Many Arab scholars believe in early Arab theatre there existed a form of play called “The Story” (Al-Hekaya), wherein actors wore masks and specially designed and embroidered costumes. There exists a distinction between Al-Hekaya and another form of “Representational Story” (Hekaya Tantheliyya) wherein there was acting and characterization. This is also distinct from another form of “Narrative Story” (Hekaya Sardeyya) wherein there was only had verbal storytelling in a literary form without characterization and representation. At some point, Arabs adopted the name of “Shadow” (Khayal) to refer to the “Representational Story” versus the “Narrative Story.” The word “Khayal” (literally meaning both shadow and imagination), became connected to representation and characterization, and thus to performance. Later, Arabs began to utilize shadow as a visual factor within the scenery of a play. In this utilization, the shadow was connected to the performative imagery and imagination. On the linguistic level, shadow=imagination=performance, and this carries over to the creative as well. Thus, the performative practice was named “Khayal El-Zeil” (the imagination of the shadow), or acting with/through shadow.
Nabil Bahgat references this linear progression in examining the history and appellation of shadow theatre. He also draws our attention to the necessity of distinguishing between human shadow theatre (that depends on live human figures) and the other form of shadow theatre that employs puppetry, whether made of paper or of wood. One example that Bahgat refers to is of an artist -and artistic character- that appeared in the past: Gaafar the Dancer. The figure of Gaafar the Dancer emerges as a shadow dancer that spectators watch only via his shadow. Such a concept for dance with/through shadow unveils new horizons in understanding the Arabic aesthetic imagination and its connection to the human live body, as well as in understanding further potential for the artistic use of shadow in general.
Nevertheless, no one can accurately identify whether shadow theatre puppetry appeared before the live human shadow theatre, or after. However, the first confirmed description of shadow play art was made by the optician/scientist Ibn Al-Haytham (d. 1039) when he described a performance of Shadow Theatre which “appears from behind the screen”, and consists of “figures which the presenter moves in a way that their shadows appear on both the wall behind the screen and the screen itself.” Likewise, the first description of Gaafar the Dancer as a live shadow performer was in d. 1200 by the Egyptian poet Mohey Ibn Abdel-Zaher. We can gather from this that he must have appeared between 1039 and 1200, which is a relatively wide range of time, too wide to assume whether he appeared as part of the context of Ibn Al-Haytham’s observation of shadow puppets or later, or even before but without any documentation.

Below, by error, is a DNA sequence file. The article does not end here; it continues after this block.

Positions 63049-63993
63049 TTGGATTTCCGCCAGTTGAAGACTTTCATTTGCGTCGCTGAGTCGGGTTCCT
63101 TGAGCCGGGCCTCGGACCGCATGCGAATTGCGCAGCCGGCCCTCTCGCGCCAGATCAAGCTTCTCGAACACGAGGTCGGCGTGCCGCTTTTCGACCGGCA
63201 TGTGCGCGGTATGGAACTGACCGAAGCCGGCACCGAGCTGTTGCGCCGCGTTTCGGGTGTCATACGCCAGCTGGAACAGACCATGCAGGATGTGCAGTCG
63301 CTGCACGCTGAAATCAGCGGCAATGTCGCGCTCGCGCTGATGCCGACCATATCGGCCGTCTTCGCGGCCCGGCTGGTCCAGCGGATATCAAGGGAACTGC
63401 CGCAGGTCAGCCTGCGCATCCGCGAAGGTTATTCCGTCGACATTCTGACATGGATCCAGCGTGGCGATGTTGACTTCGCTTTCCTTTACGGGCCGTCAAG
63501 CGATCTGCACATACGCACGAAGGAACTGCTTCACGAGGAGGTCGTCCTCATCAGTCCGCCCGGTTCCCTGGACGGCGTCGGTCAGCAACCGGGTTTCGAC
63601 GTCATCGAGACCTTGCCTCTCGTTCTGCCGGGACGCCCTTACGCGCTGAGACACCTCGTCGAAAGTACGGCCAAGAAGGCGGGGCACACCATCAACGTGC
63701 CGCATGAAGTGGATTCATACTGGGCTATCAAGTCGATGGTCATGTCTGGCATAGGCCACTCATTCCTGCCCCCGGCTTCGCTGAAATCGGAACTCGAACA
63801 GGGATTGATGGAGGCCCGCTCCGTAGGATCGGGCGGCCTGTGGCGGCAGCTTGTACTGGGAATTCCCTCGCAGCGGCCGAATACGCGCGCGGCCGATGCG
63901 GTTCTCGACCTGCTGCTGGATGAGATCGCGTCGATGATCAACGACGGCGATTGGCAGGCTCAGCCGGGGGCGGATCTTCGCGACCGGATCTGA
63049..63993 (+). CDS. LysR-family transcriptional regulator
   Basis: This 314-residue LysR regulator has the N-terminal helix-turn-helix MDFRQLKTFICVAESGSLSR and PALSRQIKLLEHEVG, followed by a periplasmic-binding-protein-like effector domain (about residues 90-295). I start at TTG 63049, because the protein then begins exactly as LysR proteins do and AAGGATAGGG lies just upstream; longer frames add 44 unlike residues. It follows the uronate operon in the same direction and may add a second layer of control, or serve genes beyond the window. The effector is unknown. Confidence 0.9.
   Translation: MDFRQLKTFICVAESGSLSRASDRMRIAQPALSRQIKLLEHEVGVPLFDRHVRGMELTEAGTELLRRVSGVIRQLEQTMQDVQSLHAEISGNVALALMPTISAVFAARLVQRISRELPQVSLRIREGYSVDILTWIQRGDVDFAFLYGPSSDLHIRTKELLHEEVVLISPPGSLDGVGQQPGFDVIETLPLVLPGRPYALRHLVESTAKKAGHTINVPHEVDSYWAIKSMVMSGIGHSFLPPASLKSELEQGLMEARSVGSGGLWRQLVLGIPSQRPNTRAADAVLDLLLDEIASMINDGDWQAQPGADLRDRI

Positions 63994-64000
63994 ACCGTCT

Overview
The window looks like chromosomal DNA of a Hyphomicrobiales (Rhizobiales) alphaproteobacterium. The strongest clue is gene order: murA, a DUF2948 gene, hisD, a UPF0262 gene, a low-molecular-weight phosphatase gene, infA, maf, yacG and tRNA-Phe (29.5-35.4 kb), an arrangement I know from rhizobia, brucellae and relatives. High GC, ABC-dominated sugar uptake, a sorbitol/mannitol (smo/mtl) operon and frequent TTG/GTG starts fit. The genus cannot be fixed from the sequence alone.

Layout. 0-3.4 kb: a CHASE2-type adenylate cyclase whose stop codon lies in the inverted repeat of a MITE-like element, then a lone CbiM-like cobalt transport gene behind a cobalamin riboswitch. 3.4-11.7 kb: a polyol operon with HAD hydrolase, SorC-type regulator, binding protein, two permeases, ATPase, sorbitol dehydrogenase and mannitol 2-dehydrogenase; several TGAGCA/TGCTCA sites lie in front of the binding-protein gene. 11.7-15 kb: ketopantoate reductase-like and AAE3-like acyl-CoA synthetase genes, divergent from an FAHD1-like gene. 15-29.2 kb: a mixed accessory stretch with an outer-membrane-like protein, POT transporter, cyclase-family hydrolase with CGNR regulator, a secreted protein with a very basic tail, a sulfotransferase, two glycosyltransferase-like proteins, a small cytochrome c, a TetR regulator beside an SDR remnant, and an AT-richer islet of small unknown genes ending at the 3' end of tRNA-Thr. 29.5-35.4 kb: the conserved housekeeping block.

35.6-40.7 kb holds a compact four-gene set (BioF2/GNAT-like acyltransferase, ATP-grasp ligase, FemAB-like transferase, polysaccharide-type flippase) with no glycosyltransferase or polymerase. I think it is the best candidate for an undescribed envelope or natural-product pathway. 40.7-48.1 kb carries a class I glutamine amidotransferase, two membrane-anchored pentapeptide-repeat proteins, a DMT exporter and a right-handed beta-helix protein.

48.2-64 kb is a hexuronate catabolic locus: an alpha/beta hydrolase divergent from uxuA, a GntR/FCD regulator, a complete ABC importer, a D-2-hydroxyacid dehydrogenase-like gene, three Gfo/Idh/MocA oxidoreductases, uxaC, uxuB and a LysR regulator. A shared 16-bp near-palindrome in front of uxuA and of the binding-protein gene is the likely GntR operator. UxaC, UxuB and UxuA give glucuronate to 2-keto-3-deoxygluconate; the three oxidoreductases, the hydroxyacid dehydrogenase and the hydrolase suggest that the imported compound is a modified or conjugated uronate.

What remains important is that the words used to describe Gaafar created our modern visual rendering of his shadow dance. In other words, it is the verbal description that helped us to reconstruct the visual aesthetics of his dance. In the modern era, there are hundreds of images that reproduce the assumed posture of the shadow dance of Gaafar. Those images are captured throughout the twirling Dervish dance traditions across the Arab region. The open and extended arms to the sides at shoulder level form a fundamental part of the image of Gaafar the Dancer which is clearly an image connected to spiritual dance, Sufi dance, and to Sufism in general.
Ibn-Danial (the 7th century AH/After Hijra), is one of the most important figures in Arab Theatre history. Ibn-Danial traveled to Baghdad with the Tatar invasion, and from there came to Egypt; he is considered one of the founders of Egyptian theatre. His shadow theatre scripts can be seen as theatre plays, each of them representing the story of one shadow play/story. We join Nabil -and many other colleagues- in paying tribute to Ibn-Danial and honoring his work as a vital resource for understanding an alternative narrative for the start of Egyptian theatre. Referencing Ibn-Daniel is considered a drift from colonial interpretations and definitions of Egyptian theatre. Bringing him to the conversation leads us to wonder if it would be possible to start considering the sources of folk theatre and Egyptian popular spectatorship traditions as “performance cultures”. Further, would it be possible to regard shadow theatre and its scripts among the prime sources of Arab performance, within the orient and globally?…
This article was produced with the support of the European Union. The content of this article is the sole responsibility of the Arab Origami Center and can in no way be taken to reflect the views of the European Union.
This post was written by the author in their personal capacity.The opinions expressed in this article are the author’s own and do not reflect the view of The Theatre Times, their staff or collaborators.